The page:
I tried to come up with a better headline, but I didn’t try too hard. So, I was thinking about blogging on my bike ride in to work this morning. I try not to indulge too much in the big meta-blogging virtual circle-jerk, but for some reason the question of what makes blogging unique was gestating in my mind.
Most of the mainstream journalism and much of the bloggers-commenting-on-blogging gets focused on content — that is, what bloggers actually blog about. You hear about “war-bloggers” or you hear blogs explained as “links and commentary.” While that’s important and what initially attracts people to reading or writing blogs, I think the focus is misplaced. It’s misplaced because it misses the medium of the blog.
If we consider blogs to be something new, we consider them to be a new medium; a new way to organize and convey information. If it were just a matter of content, we’d actually have a hard time telling blog from not-blog, like a plain personal home page or the press release page for some corporation. Often the element of time is identified as what sets blogs apart — they are updated frequently. But there’s nothing about a personal home page painstakingly updated daily or even hourly in hand-coded html that’s essentially different from a blog in this dimension.
The comparison that most clearly uncovers the essence of the blog is actually the on-line newspaper. Such a newspaper is updated almost constantly with fresh content, much of it original and some of aggregated. But that’s just a surface similarity — it’s what lies deeper that is interesting.
Underneath an on-line newspaper is some kind of backend — some type of custom database application that allows writers and editors to easily compose and post copy at any time. That backend organizes the content chronologically and categorically as necessary, and makes it accessible on-line in some coherent fashion. Isn’t that exactly what blogging software does?
Does that mean I’m throwing my hat into the blogging vs. journalism ring? No. Like I said before, it has nothing to do with content. What’s key here is that with both an on-line newspaper and a weblog there is a mechanism that makes it easy to update, edit and add new content.
And when you put it that way, blogging doesn’t seem so exciting, or different. But there’s an important distinction — one that has been pretty well identified by nearly every commentator: blogs let anybody do it. A blog lets you be your own little New York Times, Chicago Tribune or Associated Press. They make it easy by giving you a version of the same tools that previously only such big on-line news sources (or good database programmers) had.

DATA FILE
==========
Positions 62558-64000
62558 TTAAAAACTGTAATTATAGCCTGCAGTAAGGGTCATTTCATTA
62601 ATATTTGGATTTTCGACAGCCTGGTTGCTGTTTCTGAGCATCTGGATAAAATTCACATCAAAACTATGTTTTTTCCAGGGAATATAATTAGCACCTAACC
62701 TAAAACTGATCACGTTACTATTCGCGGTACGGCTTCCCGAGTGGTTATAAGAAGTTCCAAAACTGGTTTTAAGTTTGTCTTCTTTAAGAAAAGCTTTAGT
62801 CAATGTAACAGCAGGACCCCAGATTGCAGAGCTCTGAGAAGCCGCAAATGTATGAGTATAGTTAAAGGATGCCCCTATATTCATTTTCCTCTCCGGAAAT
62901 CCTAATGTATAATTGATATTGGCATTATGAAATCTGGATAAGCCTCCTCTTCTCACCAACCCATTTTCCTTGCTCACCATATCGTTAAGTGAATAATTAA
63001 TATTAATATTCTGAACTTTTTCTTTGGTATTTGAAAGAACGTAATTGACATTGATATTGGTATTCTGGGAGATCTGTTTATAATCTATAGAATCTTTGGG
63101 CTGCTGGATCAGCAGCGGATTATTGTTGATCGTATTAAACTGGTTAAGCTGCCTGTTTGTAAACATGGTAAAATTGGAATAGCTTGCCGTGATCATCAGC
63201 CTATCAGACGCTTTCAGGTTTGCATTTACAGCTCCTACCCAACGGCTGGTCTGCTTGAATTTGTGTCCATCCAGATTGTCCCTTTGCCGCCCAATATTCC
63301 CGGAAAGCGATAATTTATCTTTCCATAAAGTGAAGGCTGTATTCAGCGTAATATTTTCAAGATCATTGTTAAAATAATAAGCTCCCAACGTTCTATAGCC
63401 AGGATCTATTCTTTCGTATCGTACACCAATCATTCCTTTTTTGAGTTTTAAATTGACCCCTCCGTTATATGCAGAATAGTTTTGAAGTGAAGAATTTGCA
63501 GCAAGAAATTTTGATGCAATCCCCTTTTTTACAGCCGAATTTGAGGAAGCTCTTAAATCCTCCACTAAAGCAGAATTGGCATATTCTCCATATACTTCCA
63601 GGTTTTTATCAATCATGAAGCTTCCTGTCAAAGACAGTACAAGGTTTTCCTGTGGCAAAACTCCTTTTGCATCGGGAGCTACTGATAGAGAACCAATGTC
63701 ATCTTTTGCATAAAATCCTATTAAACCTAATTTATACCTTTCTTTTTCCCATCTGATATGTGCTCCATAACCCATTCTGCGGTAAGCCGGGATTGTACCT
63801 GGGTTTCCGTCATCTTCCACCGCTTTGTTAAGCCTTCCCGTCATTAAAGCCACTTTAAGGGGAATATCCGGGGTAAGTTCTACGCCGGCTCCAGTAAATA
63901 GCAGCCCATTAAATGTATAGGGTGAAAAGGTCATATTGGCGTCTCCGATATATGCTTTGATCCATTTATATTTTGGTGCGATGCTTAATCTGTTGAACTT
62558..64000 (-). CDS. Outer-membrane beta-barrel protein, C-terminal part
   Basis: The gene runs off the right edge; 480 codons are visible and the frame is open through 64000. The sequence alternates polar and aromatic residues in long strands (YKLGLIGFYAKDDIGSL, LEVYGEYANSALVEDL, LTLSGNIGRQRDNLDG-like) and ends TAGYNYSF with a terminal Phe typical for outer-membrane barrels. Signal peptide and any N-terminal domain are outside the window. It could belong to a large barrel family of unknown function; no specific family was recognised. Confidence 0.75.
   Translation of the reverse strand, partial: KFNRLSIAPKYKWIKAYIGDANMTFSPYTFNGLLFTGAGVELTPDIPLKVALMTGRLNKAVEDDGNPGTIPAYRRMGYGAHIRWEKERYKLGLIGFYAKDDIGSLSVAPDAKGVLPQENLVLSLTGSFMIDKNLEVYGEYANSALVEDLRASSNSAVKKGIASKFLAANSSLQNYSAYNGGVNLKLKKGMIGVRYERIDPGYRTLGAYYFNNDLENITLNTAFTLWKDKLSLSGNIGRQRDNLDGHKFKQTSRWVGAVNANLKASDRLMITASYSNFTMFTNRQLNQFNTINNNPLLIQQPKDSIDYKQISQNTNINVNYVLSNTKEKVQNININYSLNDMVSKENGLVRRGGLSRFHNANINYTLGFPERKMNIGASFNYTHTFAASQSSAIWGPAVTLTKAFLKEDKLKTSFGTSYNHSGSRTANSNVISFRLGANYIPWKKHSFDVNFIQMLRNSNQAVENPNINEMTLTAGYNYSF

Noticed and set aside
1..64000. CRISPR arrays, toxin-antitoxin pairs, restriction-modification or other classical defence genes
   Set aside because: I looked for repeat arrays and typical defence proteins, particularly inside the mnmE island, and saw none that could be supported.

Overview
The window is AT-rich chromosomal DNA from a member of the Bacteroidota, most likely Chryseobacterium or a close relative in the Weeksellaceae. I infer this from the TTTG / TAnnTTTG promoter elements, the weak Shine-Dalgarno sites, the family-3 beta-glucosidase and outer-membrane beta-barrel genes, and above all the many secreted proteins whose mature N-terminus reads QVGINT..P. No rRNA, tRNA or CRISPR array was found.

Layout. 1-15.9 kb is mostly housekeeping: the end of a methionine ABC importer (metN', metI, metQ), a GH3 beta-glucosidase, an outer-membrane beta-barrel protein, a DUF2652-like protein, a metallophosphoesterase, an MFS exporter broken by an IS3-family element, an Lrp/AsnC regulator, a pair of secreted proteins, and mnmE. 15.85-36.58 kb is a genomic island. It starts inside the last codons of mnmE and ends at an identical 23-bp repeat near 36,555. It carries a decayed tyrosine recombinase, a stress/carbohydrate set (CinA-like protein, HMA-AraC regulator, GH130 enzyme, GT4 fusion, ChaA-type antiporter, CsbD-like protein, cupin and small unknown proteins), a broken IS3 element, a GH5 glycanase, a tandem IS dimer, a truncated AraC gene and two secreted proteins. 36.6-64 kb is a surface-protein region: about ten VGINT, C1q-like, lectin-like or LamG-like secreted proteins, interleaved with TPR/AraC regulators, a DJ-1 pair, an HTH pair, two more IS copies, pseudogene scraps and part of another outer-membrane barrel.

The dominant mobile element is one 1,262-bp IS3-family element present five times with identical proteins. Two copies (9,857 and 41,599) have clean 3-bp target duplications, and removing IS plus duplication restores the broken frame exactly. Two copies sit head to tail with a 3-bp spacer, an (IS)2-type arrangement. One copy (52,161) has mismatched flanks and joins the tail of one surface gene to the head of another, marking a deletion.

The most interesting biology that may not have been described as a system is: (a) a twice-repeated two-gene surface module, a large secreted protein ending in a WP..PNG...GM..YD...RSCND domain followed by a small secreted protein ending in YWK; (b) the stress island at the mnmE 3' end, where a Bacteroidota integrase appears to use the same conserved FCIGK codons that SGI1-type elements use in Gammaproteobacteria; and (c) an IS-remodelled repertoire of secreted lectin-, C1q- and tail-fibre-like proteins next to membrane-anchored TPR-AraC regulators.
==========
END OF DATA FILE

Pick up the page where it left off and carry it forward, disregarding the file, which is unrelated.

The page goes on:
So, I agree with the argument that blogging represents a democratizing force, but not for the usual reasons. Most of such talk seems to be about the ability of regular folks to comment on what they see in the already extent mass media — it enables a “talk-back” function. But that’s really subsidiary, and just one application for blogs.
What’s really important is that a blog makes having a dynamic and growing website easy. Until blogging, website building tended to be more about tech skill — the ability to manipulate code and use complex tools — than content per se. Only the bigger, well-funded ‘net companies could afford to provide a backend system (and the geeks to support it) that relieved writers from the burden of having to code their content for the web. Such was the heyday of web ‘zines like Salon and Feed, for instance.
Now, the webzine is not dead, but a lot of its fire has been sucked away by blogs. Why else would Salon be creating its own blogging service? Blogs make it much less necessary for the writer, especially the amateur/non-professional writer, to rely on a middleman publisher to get her work out there. Sort of like paper ‘zines, but with much easier and wider distribution. Sure, this lack of editors has its own problems, but that doesn’t diminish the value and excitement of blogs.
This doesn’t mean that I think blogs are the golden tool of democracy, or will single-handedly turn the table on the media giants. The power of money and monopoly is still very difficult to counter. But they do represent opportunity. Opportunity for a more diverse, heterogenous and democratic mediasphere. Note that it’s more democratic, not utterly democratic. The tip to a vastly democratic Internet requires wideranging structural change to the companies and organizations that control the ‘net, and they show no signs of giving up, even if they cede just enough power to little players like us.
I make no claim to be revealing some eternal truth here that nobody else has ever expressed. For all I know I’m regurgitating some other blogger’s insights that I may never have even read. Are an infinite number of bloggers like an infinite number of monkeys with typewriters?
But this is what I’m thinking, and you’re welcome to comment.